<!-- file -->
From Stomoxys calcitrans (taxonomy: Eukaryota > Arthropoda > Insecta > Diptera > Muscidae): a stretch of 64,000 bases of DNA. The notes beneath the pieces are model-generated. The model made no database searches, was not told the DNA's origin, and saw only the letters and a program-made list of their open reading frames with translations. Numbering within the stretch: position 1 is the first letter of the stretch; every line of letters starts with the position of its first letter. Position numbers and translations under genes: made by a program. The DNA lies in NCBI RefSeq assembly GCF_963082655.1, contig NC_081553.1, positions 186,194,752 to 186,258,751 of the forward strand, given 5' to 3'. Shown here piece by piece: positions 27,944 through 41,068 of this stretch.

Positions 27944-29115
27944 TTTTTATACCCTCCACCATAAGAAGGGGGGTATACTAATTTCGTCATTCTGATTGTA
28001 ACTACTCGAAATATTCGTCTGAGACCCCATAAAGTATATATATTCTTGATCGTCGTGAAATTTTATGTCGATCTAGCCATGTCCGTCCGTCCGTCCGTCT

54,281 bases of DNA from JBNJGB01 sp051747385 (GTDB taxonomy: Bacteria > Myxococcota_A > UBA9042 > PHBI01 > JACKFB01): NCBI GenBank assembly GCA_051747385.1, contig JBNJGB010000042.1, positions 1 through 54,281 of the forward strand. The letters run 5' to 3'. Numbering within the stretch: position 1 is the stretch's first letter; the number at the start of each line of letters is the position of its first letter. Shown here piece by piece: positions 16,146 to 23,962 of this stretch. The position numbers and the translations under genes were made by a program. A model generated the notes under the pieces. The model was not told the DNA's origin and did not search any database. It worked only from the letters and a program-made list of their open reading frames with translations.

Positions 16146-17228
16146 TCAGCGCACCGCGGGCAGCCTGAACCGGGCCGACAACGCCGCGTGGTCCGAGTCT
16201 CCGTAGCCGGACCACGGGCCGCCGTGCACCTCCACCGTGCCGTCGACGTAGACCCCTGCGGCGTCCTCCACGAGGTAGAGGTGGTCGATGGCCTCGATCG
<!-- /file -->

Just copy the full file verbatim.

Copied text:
From Stomoxys calcitrans (taxonomy: Eukaryota > Arthropoda > Insecta > Diptera > Muscidae): a stretch of 64,000 bases of DNA. The notes beneath the pieces are model-generated. The model made no database searches, was not told the DNA's origin, and saw only the letters and a program-made list of their open reading frames with translations. Numbering within the stretch: position 1 is the first letter of the stretch; every line of letters starts with the position of its first letter. Position numbers and translations under genes: made by a program. The DNA lies in NCBI RefSeq assembly GCF_963082655.1, contig NC_081553.1, positions 186,194,752 to 186,258,751 of the forward strand, given 5' to 3'. Shown here piece by piece: positions 27,944 through 41,068 of this stretch.

Positions 27944-29115
27944 TTTTTATACCCTCCACCATAAGAAGGGGGGTATACTAATTTCGTCATTCTGATTGTA
28001 ACTACTCGAAATATTCGTCTGAGACCCCATAAAGTATATATATTCTTGATCGTCGTGAAATTTTATGTCGATCTAGCCATGTCCGTCCGTCCGTCCGTCT

54,281 bases of DNA from JBNJGB01 sp051747385 (GTDB taxonomy: Bacteria > Myxococcota_A > UBA9042 > PHBI01 > JACKFB01): NCBI GenBank assembly GCA_051747385.1, contig JBNJGB010000042.1, positions 1 through 54,281 of the forward strand. The letters run 5' to 3'. Numbering within the stretch: position 1 is the stretch's first letter; the number at the start of each line of letters is the position of its first letter. Shown here piece by piece: positions 16,146 to 23,962 of this stretch. The position numbers and the translations under genes were made by a program. A model generated the notes under the pieces. The model was not told the DNA's origin and did not search any database. It worked only from the letters and a program-made list of their open reading frames with translations.

Positions 16146-17228
16146 TCAGCGCACCGCGGGCAGCCTGAACCGGGCCGACAACGCCGCGTGGTCCGAGTCT
16201 CCGTAGCCGGACCACGGGCCGCCGTGCACCTCCACCGTGCCGTCGACGTAGACCCCTGCGGCGTCCTCCACGAGGTAGAGGTGGTCGATGGCCTCGATCG